The Belgian military left Vogelsang Camp in late 2005.

Use since 2006[edit]

The approach road with a view of the Malakoff main gate will be made more attractive

At the beginning of 2006, ownership of the land was transferred from the Federal Republic of Germany to the state of North Rhine-Westphalia. The federation swapped, as part of a land consolidation process, the mainly forested land of the Vogelsang Military Training Area, which covered roughly 3,300 hectares, for an equivalent area of forest in the Eifel. However the risk of contamination left by the training area usage remains with the Federation, as in comparable cases, as part of the change-of-use agreement.

Since 1 January 2006, the area and its solid stone buildings have been open to the public and may be visited during the day. Part of the land is crossed by hiking trails, but walkers must not leave the paths (mainly due to uncleared munitions and for nature conservation reasons).

For specific information about the use of the fort since 2006, see Ordensburg Vogelsang.

Nature conservation[edit]

Pollution: destroyed former bunker of the Westwall on the tank training area

For decades large areas of Vogelsang Training Area were only used by the military, but were otherwise largely untouched, and have therefore become natural wilderness. Today they are elementary components of the Eifel National Park and its conservation concept. As a result of very low human intervention since the 1950s, especially the lack of agriculture and forestry, a valuable range of flora and fauna has developed. For example, the wildcat occurs in the woods on the training area and, around the outer edges, the strictly protected red-backed shrike.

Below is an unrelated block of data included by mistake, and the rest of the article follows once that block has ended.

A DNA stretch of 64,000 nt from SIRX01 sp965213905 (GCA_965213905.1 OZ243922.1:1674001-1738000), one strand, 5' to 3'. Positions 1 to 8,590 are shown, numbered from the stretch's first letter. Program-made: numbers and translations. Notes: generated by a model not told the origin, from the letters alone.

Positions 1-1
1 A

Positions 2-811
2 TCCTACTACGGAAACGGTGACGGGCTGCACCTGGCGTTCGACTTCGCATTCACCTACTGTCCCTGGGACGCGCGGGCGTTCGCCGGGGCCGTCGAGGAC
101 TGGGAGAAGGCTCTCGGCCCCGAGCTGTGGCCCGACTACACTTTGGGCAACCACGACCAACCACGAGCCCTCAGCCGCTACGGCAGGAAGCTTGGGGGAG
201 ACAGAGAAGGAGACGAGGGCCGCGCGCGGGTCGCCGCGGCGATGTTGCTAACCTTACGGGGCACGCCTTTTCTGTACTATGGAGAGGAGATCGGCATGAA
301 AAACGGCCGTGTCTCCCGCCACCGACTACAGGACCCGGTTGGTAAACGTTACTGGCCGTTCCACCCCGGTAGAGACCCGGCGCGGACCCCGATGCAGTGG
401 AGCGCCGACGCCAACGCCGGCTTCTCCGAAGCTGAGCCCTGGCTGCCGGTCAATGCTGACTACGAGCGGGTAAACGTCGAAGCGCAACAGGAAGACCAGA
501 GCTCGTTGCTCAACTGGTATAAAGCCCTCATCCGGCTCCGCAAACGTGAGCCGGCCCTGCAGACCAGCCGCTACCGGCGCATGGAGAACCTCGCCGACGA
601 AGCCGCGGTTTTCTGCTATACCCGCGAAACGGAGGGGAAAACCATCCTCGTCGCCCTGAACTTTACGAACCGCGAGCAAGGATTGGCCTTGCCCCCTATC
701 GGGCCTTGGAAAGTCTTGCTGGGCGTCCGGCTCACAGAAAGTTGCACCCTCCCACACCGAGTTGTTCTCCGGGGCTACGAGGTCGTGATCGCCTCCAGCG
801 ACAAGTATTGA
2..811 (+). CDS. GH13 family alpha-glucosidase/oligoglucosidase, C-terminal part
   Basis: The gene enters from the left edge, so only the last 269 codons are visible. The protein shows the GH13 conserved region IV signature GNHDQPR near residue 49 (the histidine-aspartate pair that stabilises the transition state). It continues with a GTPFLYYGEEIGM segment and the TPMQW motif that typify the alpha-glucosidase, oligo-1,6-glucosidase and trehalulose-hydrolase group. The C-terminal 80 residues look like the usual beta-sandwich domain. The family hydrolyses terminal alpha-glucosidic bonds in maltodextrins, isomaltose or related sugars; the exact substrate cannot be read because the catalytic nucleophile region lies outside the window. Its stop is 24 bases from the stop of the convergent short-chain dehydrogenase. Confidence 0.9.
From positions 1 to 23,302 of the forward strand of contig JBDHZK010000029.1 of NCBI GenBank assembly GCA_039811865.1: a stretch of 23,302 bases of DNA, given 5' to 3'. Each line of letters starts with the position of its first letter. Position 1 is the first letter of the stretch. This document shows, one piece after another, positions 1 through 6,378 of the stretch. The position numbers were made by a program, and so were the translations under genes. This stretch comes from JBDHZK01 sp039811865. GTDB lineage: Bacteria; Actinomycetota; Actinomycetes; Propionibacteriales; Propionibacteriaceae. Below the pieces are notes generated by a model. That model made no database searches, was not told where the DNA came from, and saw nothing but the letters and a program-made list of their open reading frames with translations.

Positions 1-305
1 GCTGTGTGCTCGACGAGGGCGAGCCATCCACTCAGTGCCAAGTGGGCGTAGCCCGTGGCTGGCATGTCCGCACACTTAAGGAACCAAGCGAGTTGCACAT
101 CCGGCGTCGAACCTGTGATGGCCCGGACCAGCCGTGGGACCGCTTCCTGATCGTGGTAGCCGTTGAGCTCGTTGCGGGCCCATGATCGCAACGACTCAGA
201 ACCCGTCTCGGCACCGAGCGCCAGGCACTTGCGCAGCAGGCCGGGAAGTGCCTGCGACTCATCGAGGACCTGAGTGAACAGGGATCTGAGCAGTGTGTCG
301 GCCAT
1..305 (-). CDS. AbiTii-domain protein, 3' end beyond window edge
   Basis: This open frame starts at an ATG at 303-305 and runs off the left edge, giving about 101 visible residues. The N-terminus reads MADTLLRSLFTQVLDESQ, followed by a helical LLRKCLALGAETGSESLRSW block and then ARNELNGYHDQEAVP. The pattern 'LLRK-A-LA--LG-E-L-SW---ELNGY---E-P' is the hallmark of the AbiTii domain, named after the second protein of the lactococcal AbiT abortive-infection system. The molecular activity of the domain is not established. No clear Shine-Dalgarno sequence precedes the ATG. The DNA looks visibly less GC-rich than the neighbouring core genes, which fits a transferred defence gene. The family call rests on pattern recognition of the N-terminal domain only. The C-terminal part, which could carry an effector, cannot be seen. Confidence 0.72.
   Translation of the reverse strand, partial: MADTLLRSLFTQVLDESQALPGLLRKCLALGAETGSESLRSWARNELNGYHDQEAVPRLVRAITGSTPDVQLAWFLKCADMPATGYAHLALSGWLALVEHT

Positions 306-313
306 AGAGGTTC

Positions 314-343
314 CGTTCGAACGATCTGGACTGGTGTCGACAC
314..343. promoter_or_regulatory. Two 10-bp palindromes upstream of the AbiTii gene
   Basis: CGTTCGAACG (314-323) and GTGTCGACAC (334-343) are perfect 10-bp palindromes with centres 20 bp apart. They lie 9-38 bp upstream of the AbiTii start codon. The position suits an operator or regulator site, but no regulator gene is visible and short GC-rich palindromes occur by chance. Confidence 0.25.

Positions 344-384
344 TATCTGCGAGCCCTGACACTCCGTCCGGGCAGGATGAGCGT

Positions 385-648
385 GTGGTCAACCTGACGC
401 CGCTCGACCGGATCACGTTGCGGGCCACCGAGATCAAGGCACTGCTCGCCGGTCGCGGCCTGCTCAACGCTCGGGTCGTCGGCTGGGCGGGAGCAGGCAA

In addition to the open land and woods of the Dreiborn Plateau, small stream valleys with tall, herbaceous vegetation, accompanying alder woods and underwater vegetation are of ecological interest. The slopes are covered in places by species-rich spignum meadows and there are also unspoilt spring bogs with willow moss. The red deer is especially important in keeping the meadows clear of bushes.